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Pesquisa Agropecuária Brasileira

Print version ISSN 0100-204XOn-line version ISSN 1678-3921

Pesq. agropec. bras. vol.54  Brasília  2019  Epub Nov 25, 2019

http://dx.doi.org/10.1590/s1678-3921.pab2019.v54.00819 

Genetics

Selection gains for bunch production in interspecific hybrids between “caiaué” and oil palm

Ganhos de seleção para produção de cachos em híbridos interespecíficos entre caiaué e dendê

Rui Alberto Gomes Junior(1)  * 
http://orcid.org/0000-0001-8930-0314

Ricardo Lopes(2) 
http://orcid.org/0000-0002-5559-9685

Raimundo Nonato Vieira da Cunha(2) 

Antônio José de Abreu Pina(3) 

Carlos Edmundo Quaresma(3) 

Raqueline Dias Campelo(1) 

Marcos Deon Vilela de Resende(4) 
http://orcid.org/0000-0002-3087-3588

(1) Embrapa Amazônia Oriental, Travessa Dr. Enéas Pinheiro, s/no, Caixa Postal 48, CEP 66095-903 Belém, PA, Brazil. E-mail: rui.gomes@embrapa.br, raquecampelo@gmail.com

(2) Embrapa Amazônia Ocidental, Rodovia AM-010, Km 29, Caixa Postal 319, CEP 69010-970 Manaus, AM, Brazil. E-mail: ricardo.lopes@embrapa.br, raimundo.vieira@embrapa.br

(3) Marborges Agroindústria S.A., Rodovia PA 252, Km 56, s/no, Vila Bacuriteua, Caixa Postal 17, CEP 68450-000 Moju, PA, Brazil. E-mail: pina@marborges.com.br, ceq.quaresma@gmail.com

(4) Universidade Federal de Viçosa, Departamento de Engenharia Florestal, Avenida Purdue, s/no, Campus Universitário, Edifício Reinaldo de Jesus Araújo, CEP 36570-000 Viçosa, MG, Brazil. E-mail: marcos.deon@ufv.br


Abstract:

The objective of this work was to estimate selection gains for bunch production in hybrids obtained from “caiaué” (Elaeis oleifera) parents from the Manicoré population and oil palm (Elaeis guineensis) parents from the La Mé population, from the third to the eighth year after planting. Thirty-nine full-sibling progenies were evaluated in experiments conducted in a randomized complete block design, with four replicates and 12 plants per plot. The genetic gain estimates were 27.6% for the ten best selected F1 individuals, 13.7% for the four best selected progenies from parents of both sexes, 6.4% for the selected progenies of the five best male parents, 6.0% for the selected progenies of the two best families from male parents, and 4.0% for the selected progenies of the best descendants from male parents. Genetic gains for bunch production can be achieved, in the short term, through selection restricted to male parents, and, in the medium term, through selection of both male and female parents and cloning of F1 individuals.

Index terms: Elaeis guineensis; Elaeis oleifera; bunch production; plant breeding; REML/BLUP

Resumo:

O objetivo deste trabalho foi estimar ganhos de seleção para produção de cachos em híbridos obtidos de genitores caiaué (Elaeis oleifera) da população Manicoré e dendê (Elaeis guineensis) da população La Mé, do terceiro ao oitavo ano após o plantio. Avaliaram-se 39 progênies de irmãos completos em experimentos conduzidos em delineamento de blocos ao acaso, com quatro repetições e 12 plantas por parcela. As estimativas de ganho genético foram de 27,6% para a seleção dos dez melhores indivíduos F1, 13,7% para a seleção das quatro melhores progênies de genitores de ambos os sexos, 6,4% para a seleção das progênies dos cinco melhores genitores masculinos, 6,0% para a seleção das progênies das duas melhores famílias de genitores masculinos e 4,0% para a seleção das progênies da melhor descendência de genitores masculinos. É possível obter ganhos genéticos para produção de cachos, em curto prazo, com a seleção restrita a genitores masculinos, e, em médio prazo, com a seleção de genitores masculinos e femininos e com a clonagem de indivíduos F1.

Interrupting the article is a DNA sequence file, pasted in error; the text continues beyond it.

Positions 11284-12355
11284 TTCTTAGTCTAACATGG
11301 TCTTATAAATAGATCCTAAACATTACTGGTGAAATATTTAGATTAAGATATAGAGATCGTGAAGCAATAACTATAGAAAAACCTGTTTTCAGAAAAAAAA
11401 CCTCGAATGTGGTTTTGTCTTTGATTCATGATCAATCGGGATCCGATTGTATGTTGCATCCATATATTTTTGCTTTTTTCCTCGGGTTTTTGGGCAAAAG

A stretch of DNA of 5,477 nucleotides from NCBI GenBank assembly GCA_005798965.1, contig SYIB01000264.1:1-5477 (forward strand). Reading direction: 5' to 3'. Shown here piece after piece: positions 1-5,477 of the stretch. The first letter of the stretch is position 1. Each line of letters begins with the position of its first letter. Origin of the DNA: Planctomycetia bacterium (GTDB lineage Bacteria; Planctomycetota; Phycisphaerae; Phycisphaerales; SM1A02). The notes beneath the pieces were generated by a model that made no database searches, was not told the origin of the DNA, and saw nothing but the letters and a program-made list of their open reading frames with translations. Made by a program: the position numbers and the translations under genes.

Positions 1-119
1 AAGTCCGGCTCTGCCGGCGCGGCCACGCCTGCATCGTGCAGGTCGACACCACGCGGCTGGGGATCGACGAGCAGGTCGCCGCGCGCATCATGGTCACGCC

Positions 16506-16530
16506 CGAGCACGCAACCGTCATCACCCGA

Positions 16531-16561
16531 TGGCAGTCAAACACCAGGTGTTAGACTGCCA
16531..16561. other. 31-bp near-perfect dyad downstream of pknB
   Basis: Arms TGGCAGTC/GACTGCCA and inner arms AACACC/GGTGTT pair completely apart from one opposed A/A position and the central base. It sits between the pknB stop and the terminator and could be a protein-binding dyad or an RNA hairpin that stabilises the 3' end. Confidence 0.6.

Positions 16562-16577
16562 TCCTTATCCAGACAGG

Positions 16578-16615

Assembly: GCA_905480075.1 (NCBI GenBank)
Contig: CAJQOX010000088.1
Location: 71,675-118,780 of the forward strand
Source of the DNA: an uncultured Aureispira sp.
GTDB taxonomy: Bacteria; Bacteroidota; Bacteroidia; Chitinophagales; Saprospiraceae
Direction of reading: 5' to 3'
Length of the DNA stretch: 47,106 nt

Termos para indexação: Elaeis guineensis; Elaeis oleifera; produção de cachos; melhoramento genético de plantas; REML/BLUP

Introduction

Palm oil is extracted from the mesocarp of the fruit of oil palm (Elaeis guineensis Jacq.), a palm tree of African origin. It is the most produced and commercialized vegetable oil worldwide (FAO, 2017), mainly due to the species highest oil productivity among the grown oilseeds, its low production costs, and its multiple uses in the chemical, cosmetic, and food industries (Zimmer, 2009).

Native to the American continent, the “caiaué” [Elaeis oleifera (Kunth) Cortés] palm belongs to the same genus as E. guineensis and produces a similar oil, but with several other favorable characteristics, such as higher antioxidant concentrations, lower lipase enzyme activity, and higher unsaturated fatty acid content (Cadena et al., 2013; Lieb et al., 2017). However, the mesocarp of caiaué fruits is smaller and has a lower oil content than that of the African species (Lieb et al., 2017), which partly explains its lower potential for oil production despite the better quality of the oil produced from it.

The interspecific hybridization between caiaué and oil palm has been explored for genetic improvement, mainly to introduce caiaué-associated resistance to lethal yellowing into oil palm (Lopes et al., 2012). Lethal yellowing is a disorder of undefined etiology that has already decimated thousands of hectares of oil palm plantations in the Americas, including in Brazil (De Franqueville, 2003). Therefore, due to its inherited resistance to lethal yellowing, the interspecific hybrid between caiaué and oil palm (IEH O×G) is currently the only option for oil palm cultivation in areas where the disease occurs (Cunha & Lopes, 2010). Because the total weight of the bunches produced by oil palm cultivars is the main determinant of oil yield (Okwuagwu et al., 2008; Okoye et al., 2009), gains in bunch production are important for both the intra- and interspecific improvement of oil palm.